The House Judiciary Committee sent a national late-term abortion ban to the floor Wednesday on a vote of 20-12.
The ban is among the most expansive anti-abortion measures offered by Republicans since they claimed the House in 2010. It is expected to pass next week over the objections of Democrats.
Rep. Trent FranksTrent FranksLive coverage: House pulls ObamaCare repeal bill GOP lawmakers leave Trump White House with no deal Trump, GOP struggle to find healthcare votes MORE (R-Ariz.), the bill's author, based his legislation on the premise, which is under dispute, that fetuses can feel pain at 22 weeks of pregnancy.
"If our society is to survive with our humanity intact, our moral impulse toward our fellow human beings must first survive," Franks said.
"That is why it is so important for people to see for themselves the humanity of these little victims."
Franks's bill would ban nearly all abortions after 22 weeks of pregnancy. It originally affected only the District of Columbia, but was expanded last month to apply nationwide.
The ban makes no exceptions for victims of rape or incest, women whose health is in danger, or cases of severe fetal anomaly.
Democrats spent most of Wednesday's markup offering amendments to add these exceptions, which are strongly supported by the public.
The measures failed to pass the GOP-led panel after Republicans said they would be abused.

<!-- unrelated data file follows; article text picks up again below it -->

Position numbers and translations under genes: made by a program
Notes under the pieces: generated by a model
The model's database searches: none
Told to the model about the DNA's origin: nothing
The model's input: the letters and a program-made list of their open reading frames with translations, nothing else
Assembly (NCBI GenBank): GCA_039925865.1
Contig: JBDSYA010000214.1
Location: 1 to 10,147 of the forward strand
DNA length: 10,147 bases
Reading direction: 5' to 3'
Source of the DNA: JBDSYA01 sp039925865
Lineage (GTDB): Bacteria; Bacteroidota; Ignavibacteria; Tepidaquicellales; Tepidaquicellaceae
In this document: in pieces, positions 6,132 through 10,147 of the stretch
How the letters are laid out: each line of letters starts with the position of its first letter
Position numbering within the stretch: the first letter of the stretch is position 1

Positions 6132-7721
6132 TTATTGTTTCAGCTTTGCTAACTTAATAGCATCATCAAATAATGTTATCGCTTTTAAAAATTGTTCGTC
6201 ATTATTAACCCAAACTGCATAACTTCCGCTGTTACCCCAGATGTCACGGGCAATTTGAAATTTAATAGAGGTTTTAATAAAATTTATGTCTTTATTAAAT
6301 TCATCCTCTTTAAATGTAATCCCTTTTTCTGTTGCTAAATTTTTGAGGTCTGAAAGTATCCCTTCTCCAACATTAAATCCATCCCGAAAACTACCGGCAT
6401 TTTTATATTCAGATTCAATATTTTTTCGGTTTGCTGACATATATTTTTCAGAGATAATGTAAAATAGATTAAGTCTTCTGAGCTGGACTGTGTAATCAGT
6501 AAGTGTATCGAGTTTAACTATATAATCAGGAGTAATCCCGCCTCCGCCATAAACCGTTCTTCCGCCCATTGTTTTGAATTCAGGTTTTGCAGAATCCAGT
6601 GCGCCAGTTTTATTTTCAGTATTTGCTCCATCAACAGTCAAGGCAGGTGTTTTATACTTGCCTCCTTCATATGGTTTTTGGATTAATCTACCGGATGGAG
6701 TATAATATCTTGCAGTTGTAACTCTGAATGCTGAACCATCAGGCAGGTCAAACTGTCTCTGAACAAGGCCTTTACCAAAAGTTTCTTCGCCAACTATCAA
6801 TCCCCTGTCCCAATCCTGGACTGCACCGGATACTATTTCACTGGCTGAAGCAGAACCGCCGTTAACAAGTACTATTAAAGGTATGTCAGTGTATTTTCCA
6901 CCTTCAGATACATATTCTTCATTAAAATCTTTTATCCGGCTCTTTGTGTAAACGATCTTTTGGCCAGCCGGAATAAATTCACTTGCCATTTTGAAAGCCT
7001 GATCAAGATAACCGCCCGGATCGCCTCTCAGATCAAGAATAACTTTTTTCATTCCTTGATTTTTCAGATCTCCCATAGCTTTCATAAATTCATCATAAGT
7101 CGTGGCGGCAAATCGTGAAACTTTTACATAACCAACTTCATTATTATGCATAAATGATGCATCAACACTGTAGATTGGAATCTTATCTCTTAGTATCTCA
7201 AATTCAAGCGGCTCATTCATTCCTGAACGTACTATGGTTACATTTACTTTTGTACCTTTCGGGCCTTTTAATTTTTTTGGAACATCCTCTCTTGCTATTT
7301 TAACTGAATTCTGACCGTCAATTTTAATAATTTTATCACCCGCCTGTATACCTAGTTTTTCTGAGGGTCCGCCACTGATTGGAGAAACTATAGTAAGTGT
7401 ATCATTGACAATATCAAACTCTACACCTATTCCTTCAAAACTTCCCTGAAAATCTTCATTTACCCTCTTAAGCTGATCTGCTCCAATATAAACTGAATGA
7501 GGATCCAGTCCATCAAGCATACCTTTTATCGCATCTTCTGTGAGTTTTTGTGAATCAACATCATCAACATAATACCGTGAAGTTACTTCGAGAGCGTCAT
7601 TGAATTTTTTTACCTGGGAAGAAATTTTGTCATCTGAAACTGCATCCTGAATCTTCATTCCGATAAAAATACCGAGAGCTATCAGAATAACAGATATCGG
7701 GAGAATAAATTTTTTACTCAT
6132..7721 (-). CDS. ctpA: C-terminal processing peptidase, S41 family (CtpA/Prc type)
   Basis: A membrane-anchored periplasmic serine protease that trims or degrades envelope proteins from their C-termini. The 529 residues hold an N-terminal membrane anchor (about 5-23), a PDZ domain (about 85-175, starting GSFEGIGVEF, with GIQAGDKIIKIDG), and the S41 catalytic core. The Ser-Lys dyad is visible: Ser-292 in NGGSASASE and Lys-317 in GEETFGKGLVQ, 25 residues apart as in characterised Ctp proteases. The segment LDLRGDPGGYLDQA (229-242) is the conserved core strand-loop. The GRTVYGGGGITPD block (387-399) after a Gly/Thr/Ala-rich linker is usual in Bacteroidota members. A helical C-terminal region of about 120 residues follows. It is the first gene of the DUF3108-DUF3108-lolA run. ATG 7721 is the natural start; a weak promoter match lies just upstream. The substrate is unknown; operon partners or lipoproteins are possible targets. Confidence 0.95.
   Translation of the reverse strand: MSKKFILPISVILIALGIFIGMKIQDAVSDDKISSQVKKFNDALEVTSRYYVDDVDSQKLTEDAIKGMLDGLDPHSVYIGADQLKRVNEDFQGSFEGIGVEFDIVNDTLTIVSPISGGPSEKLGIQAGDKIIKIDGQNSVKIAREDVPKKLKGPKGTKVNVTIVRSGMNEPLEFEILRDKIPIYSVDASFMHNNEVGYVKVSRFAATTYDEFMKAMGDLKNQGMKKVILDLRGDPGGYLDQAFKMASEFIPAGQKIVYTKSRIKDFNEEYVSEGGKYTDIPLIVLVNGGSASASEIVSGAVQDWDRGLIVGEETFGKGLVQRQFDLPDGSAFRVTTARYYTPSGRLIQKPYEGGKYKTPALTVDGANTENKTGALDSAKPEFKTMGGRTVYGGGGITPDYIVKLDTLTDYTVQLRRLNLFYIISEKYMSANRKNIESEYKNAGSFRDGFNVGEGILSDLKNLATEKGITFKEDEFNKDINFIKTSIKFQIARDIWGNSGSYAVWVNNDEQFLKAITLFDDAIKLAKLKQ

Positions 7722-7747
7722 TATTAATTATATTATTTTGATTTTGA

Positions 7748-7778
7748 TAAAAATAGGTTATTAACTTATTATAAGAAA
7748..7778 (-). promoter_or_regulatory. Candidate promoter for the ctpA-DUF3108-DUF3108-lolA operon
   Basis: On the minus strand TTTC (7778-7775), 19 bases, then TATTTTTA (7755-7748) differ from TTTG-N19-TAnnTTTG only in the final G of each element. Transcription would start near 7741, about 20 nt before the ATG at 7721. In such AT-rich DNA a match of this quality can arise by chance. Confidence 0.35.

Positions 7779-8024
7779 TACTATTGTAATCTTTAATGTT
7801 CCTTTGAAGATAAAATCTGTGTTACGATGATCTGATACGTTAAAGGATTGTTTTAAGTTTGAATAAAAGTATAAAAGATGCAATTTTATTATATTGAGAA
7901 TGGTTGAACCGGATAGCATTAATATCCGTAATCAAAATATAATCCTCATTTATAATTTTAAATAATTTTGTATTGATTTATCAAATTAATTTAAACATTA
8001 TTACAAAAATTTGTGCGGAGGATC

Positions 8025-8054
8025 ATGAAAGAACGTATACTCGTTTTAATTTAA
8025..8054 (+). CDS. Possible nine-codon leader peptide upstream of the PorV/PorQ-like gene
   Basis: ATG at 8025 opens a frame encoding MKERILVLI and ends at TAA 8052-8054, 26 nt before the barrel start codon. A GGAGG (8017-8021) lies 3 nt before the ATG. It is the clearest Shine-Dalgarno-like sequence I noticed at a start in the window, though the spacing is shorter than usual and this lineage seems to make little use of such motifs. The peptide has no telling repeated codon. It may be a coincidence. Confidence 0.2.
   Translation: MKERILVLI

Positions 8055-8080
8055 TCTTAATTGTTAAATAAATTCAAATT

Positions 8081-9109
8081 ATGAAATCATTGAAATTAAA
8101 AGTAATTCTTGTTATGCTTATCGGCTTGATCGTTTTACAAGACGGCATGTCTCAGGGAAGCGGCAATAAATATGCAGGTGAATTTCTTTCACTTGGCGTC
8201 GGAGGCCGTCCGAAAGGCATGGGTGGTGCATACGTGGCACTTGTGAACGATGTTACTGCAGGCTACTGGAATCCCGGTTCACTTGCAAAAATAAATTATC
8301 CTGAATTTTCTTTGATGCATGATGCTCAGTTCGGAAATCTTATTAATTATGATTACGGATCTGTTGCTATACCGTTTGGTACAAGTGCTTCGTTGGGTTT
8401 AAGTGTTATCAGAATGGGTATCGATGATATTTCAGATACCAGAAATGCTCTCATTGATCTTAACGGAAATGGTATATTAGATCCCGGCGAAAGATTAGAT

Federal courts have taken issue with "fetal pain" laws, which ban abortion before viability in contradiction to Roe v. Wade.
Opponents of Franks's bill argued Wednesday that it presents an "extreme view of the abortion question [that is] at odds with the science," in the words of Democratic Rep. Jerrold Nadler (N.Y.).
Nadler also blasted Republicans, saying they believe that women are "too immoral or too stupid" to make their own decisions about abortion.
The markup drew wider interest after House Minority Leader Nancy Pelosi (D-Calif.) and the Democratic Congressional Campaign Committee noted that no GOP women sit on the Judiciary panel.
At one point, Franks also said that the incidence of pregnancy caused by rape is "very low."
The remark drew criticism and earned Franks a comparison with former GOP Senate candidate Todd Akin (Mo.), who was widely panned in 2012 when he said cases of "legitimate rape" rarely result in pregnancy.
Studies have suggested that the opposite is true, and Akin later apologized for the remark.
Following a lunch recess, Franks said he intended to say that late-term abortions performed on victims of rape are infrequent.
"I would hope that my comments would be heard in the spirit that they were offered," Franks said.